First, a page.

I questioned the distance to the moon when I found its rise/set times could be used as tangents on a circle. This then led to the discovery that the Northern and Southern hemispheres have differing rise/set times on the same days. I also saw the moon could not form an orbit around Earth. One moon […]Read More revisiting the distance to the moon
The length of a degree is in a ratio to the radius of a circle. (The centre of the circle is the eye! The viewing device). Whatever length of unit is used to define one, equally dictates the other. Earths radius of 3963 miles produces a degree length of 24887.64 ÷ 360 = 69.13 miles. […]Read More A formula for finding the length of a degree.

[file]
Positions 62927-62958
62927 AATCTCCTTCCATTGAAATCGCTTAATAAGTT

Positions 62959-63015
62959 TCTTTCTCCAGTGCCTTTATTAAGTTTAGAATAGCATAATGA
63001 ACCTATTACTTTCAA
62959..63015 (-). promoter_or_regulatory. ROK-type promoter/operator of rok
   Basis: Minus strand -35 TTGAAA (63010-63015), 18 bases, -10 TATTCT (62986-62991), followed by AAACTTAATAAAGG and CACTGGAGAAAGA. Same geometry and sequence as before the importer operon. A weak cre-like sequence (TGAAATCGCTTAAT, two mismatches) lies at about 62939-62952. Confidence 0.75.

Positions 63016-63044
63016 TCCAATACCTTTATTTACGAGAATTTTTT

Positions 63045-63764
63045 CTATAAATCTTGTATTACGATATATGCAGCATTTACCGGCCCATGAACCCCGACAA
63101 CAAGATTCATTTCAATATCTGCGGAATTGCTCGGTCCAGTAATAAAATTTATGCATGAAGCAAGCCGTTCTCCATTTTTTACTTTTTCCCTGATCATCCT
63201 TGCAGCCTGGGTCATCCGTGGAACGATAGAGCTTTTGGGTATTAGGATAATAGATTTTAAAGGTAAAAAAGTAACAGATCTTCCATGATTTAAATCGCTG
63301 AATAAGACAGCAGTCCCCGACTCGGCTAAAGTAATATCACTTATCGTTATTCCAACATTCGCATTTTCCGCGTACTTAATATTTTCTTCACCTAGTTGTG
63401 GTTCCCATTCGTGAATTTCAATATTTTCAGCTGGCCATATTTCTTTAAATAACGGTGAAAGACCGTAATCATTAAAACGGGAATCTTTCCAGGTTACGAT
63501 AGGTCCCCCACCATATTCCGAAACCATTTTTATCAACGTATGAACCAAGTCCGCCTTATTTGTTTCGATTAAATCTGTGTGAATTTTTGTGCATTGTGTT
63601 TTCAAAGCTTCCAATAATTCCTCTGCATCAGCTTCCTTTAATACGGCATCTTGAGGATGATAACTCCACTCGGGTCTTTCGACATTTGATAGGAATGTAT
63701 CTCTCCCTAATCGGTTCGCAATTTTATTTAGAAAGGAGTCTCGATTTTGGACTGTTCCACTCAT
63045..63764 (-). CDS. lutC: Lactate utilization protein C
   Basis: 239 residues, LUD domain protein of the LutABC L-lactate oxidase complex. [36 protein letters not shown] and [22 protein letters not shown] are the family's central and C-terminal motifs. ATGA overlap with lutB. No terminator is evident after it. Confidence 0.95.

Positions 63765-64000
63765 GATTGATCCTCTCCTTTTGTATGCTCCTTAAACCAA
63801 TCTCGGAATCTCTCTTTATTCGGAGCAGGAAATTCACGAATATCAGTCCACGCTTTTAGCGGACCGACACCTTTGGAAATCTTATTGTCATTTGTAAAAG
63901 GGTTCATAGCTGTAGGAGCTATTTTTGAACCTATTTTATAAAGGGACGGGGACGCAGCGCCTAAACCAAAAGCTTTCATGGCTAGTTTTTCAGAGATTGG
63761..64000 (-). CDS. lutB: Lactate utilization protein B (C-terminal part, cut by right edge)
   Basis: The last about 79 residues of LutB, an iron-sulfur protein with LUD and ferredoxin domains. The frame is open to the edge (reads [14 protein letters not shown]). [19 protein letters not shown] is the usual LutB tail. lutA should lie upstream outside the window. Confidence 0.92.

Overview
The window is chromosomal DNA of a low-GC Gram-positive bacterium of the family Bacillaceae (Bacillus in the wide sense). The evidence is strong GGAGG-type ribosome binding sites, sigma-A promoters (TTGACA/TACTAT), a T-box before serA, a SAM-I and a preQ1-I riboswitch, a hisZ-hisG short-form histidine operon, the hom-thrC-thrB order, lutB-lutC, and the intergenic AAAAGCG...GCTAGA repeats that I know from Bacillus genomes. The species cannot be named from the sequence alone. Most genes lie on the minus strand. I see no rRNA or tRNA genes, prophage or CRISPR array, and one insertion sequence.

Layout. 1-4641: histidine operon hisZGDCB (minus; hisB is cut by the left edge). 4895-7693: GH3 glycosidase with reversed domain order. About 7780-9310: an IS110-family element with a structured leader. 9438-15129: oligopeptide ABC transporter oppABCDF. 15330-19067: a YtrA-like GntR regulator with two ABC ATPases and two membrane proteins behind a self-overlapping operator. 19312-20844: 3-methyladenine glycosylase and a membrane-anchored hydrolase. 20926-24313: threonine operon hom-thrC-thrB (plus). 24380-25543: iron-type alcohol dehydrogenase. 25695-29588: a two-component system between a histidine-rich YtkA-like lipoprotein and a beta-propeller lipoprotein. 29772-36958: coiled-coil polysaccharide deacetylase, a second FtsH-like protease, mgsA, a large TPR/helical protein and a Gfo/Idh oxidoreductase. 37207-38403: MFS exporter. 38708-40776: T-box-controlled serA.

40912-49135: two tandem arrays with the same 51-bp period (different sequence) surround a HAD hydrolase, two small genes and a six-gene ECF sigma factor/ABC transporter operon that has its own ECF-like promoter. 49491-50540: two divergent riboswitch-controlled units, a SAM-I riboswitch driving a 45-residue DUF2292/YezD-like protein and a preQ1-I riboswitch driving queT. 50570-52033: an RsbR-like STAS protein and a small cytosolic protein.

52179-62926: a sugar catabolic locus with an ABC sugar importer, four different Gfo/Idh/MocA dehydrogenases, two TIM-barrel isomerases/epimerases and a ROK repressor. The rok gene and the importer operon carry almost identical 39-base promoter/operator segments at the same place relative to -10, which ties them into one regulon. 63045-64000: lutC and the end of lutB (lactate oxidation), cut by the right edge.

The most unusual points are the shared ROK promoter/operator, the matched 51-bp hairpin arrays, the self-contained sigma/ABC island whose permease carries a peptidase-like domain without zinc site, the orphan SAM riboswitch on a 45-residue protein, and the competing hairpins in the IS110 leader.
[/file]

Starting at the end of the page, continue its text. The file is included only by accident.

Axial rotation describes a point on the edge of a plane that moves at right angles to its centre in a way that will cause it to first approach, then recede from any given direction. In other words, if you place a marker on a wheel standing on the ground, that marker will first travel […]Read More “The moon rotates on its axis” Oh, no it doesn’t!
All astronomical measurement is only possible using predictable cycles of motion. A ‘Day’ is one turn of the Earth on its axis. A ‘Year’ is one cycle of the Earth round the Sun. There is also the moon’s cycle of 27.32 days, and Precession of the Equinoxes, which I will discuss later. Our measure of […]Read More The God Equation